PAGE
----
No, there is nothing stated about the shape of the earth being spherical. As a matter of fact, in the Bible, the world is often stated to have "corners", however these corners are most likely metaphorical.However, some will say that Isaiah 40:22 refers to a Round Earth;Isaiah 40:22 It is he that sitteth upon the circle (chuwg) of the earth, and the inhabitants thereof are as grasshoppers; that stretcheth out the heavens as a curtain, and spreadeth them out as a tent to dwell in:The Hebrew word Chuwg (circle) means a flat-circle like that made with a compass, or a coin.If Isaiah wants to portray Earth like a ball, he would have used Duwr, (the Hebrew word for round as a ball), instead.Isaiah 22:18 He will surely violently turn and toss thee like a ball (duwr) into a large country: there shalt thou die, and there the chariots of thy glory shall be the shame of thy lord's house.AnswerSee the Related Link below on what the Bible means when it refers to the "four corners" of the earth.
Many may have believed that the earth was flat; but certainly there were those who understood as Isaiah did that the earth was round.Isaiah 40:2222 It is he that sitteth upon the circle of the earth, and the inhabitants thereof are as grasshoppers; that stretcheth out the heavens as a curtain, and spreadeth them out as a tent to dwell in: The Hebrew word used in scripture for "circle" in Isaiah 40:22 is chuwg (a flat circular disk like a coin). If the Bible writer had meant for us to believe that "circle of the earth" meant that the earth was round (sphere), the writer would have used the Hebrew word for "ball," which is duwr. The fact that Isaiah didn't use duwrshows that he wasn't trying to tell us the earth was like a ball."He will surely violently turn and toss thee like a BALL (duwr) into a large country: there shalt thou die, and there the chariots of thy glory shall be the shame of thy lord's house". (Isaiah 22:18)Other verses that the early Israelites believes the the Earth is flat;The visions of my head as I lay in bed were these: I saw, and behold, a tree in the midst of the earth; and its height was great. The tree grew and became strong, and its top reached to heaven, and it was visible to the end of the whole earth. (Daniel 4:10-11)"The devil taketh him up into an exceeding high mountain, and sheweth him all the kingdoms of the world, and the glory of them". (Matthew 4:1-12)"The earth takes shape like clay under a seal." (Job 38:14)"take the earth by the edges and shake the wicked out of it (Job 38:12-13)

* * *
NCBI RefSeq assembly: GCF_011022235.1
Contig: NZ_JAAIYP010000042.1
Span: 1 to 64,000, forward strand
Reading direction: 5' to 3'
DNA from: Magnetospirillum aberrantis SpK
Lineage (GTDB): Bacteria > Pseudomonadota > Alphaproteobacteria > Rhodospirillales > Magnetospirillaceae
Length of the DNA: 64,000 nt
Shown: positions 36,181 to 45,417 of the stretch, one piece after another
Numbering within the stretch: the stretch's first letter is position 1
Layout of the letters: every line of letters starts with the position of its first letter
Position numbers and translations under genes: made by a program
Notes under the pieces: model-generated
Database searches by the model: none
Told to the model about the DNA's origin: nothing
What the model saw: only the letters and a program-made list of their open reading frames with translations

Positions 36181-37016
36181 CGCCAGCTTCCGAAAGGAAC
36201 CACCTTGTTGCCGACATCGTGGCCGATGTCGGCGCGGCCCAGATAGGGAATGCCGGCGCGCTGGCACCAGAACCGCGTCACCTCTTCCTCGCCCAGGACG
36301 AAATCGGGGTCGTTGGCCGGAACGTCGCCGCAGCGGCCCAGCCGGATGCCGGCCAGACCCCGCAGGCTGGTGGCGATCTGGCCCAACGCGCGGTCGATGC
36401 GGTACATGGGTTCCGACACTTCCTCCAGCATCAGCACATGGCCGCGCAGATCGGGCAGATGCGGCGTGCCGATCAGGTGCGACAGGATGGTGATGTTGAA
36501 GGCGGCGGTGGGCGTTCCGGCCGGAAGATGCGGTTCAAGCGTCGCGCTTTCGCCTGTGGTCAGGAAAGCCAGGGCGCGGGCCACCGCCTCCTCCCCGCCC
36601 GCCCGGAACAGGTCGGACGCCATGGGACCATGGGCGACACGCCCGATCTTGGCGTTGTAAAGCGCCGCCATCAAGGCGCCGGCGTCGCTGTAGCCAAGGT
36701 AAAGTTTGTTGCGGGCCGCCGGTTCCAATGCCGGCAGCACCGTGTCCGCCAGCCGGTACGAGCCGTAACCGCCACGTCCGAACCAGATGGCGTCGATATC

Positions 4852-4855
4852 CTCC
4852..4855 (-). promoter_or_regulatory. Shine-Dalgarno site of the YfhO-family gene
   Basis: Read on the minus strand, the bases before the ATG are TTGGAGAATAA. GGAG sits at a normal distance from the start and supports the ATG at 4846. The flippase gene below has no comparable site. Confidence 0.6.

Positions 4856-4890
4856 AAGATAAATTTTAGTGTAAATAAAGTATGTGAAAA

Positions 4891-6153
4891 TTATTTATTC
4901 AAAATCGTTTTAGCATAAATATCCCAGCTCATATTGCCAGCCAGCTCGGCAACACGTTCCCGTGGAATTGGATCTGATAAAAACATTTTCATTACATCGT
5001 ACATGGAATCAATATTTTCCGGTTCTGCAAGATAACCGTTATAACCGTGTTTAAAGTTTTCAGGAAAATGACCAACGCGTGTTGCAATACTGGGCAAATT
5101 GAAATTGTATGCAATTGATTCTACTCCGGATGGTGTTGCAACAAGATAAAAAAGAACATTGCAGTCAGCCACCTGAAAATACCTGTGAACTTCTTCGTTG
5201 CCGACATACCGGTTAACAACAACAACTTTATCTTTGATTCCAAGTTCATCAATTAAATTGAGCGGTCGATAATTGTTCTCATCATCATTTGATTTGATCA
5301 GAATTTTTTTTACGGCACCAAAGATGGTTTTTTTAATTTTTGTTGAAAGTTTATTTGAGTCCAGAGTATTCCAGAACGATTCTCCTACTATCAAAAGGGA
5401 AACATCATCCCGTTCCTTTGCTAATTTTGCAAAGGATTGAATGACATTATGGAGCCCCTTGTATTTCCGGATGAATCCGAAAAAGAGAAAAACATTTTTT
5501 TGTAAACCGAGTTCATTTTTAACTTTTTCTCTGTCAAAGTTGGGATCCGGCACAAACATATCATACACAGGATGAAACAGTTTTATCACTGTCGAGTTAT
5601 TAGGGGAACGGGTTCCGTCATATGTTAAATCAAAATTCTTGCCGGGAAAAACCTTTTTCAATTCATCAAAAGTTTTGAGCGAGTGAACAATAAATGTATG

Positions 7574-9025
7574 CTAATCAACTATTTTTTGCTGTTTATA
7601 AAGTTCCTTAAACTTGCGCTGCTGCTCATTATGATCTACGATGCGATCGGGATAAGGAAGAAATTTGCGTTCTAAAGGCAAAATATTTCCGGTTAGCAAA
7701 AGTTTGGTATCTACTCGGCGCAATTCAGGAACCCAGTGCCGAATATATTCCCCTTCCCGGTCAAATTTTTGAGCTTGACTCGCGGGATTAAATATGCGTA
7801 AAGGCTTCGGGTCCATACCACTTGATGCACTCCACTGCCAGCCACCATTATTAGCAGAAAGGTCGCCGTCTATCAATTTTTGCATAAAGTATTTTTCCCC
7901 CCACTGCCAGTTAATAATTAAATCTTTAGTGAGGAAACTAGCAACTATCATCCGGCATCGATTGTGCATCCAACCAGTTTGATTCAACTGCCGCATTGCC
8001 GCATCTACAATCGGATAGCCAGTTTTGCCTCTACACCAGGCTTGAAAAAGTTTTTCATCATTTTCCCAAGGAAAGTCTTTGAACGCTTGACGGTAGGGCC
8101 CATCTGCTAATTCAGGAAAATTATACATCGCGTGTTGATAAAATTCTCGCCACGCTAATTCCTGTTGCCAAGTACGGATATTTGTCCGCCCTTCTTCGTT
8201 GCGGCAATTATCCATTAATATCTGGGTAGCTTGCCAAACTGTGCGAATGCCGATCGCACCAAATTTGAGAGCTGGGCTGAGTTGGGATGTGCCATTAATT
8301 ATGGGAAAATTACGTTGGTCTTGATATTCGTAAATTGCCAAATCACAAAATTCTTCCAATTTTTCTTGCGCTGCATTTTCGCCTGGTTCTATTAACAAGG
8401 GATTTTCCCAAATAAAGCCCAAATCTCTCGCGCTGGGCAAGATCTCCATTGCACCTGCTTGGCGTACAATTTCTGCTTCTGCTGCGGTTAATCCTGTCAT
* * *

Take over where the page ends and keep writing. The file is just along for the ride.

The Bible does not prove that the Earth is flat. Some people have misinterpreted the following verses as showing a belief in a flat earth. (Dan 4:10-11) Thus were the visions of mine head in my bed; I saw, and behold a tree in the midst of the earth, and the height thereof was great. The tree grew, and was strong, and the height thereof reached unto heaven, and the sight thereof to the end of all the earth: This was a symbolic dream of Belteshazzar which was interpreted by Daniel. (Mat 4:8) Again, the devil taketh him up into an exceeding high mountain, and sheweth him all the kingdoms of the world, and the glory of them; We do not presume this was a literal view of all the kingdoms of earth, but that they were portrayed for Jesus' mental eyes. (Job 11:9) The measure thereof is longer than the earth, and broader than the sea. This is poetic language indicating that God is immeasurable. (Deu 13:7) Namely, of the gods of the people which are round about you, nigh unto thee, or far off from thee, from the one end of the earth even unto the other end of the earth; The ends of the earth in scripture refer to the farthest extremities from one's current location. Actually, in (Job 26:7) the Bible says "He stretcheth out the north over the empty place, and hangeth the earth upon nothing" evoking an earth in space, as the sun and moon. And in Isaiah 40:22 according to Gesenius's Lexicon, the original Hebrew word "chuwg" which means literally something with "roundness," a "sphere" of the earth--quite an astounding point of view for the time period this book was written. (Isaiah 40:22) It is he that sitteth upon the circle (sphere) of the earth, and the inhabitants thereof are as grasshoppers; that stretcheth out the heavens as a curtain, and spreadeth them out as a tent to dwell in: